Alice Kay McMillan holds the BA from Furman University and the MFA from East Tennessee State University and is an instructor in visual art at Wofford College and USC Upstate. She has had numerous single and group exhibitions throughout the SC Upstate and her work has been included in National Parks Academy of the Arts touring exhibitions.
In the current exhibition of prints, the process for most is polyester plate lithography.; others are solarplate etchings. Some prints are hand-tinted.
Polyester lithographs are made using a thin, paper-like polyester plate similar to those used for offset lithograph. Marks are made on the plate either by hand with permanent markers, or through digital printing on the laser printer. Then the plate is drenched with water before oil-based lithography ink is rolled onto it. The ink adheres only to the marks. The prints were then created using a basic Blick etching press and good-quality printmaking papers.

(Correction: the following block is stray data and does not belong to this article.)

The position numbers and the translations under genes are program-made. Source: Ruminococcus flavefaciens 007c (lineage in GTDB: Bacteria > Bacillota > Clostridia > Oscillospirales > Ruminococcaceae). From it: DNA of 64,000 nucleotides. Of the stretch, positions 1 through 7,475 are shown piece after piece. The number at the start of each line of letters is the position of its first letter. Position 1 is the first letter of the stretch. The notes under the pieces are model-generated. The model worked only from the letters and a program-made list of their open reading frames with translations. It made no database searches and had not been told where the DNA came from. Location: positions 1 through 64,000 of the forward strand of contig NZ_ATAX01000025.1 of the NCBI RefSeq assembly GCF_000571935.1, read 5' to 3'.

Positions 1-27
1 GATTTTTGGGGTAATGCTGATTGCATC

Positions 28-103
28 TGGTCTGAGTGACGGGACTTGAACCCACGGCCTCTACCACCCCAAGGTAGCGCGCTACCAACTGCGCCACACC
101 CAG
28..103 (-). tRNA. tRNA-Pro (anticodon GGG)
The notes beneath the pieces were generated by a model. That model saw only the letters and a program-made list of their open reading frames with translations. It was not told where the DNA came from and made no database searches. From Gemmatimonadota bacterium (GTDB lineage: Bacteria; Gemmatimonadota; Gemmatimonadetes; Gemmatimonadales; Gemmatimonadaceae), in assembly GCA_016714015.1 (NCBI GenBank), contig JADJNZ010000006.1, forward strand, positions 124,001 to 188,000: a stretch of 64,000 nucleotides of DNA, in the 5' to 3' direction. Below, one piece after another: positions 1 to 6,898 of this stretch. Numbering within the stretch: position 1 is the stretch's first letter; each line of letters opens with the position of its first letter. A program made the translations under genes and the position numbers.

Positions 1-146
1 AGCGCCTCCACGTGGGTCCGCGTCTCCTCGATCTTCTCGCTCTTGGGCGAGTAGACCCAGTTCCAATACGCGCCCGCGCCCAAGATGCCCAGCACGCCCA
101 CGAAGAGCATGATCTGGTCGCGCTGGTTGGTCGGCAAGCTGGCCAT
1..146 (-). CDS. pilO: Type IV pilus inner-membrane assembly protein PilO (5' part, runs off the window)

In Solarplate etching a metal plate, pretreated with photo-sensitive film, is exposed with a black-inked transparency either in an exposure unit, or outside in the sun. The plate hardens everywhere but under the black artwork. After exposure, the plate is washed in water, and the artwork appears as if cut into the plate. This process can be used to produce relief prints or intaglio plates. Even tonal areas may be simulated. Now used by many professionals, Solarplate is non-toxic and environmentally friendly.
The exhibition is a narrative of a trip with the artist’s daughter Emma to Washington DC and back on the Southern Crescent train. It has become, in process, a memorial to her cousin, a cancer victim.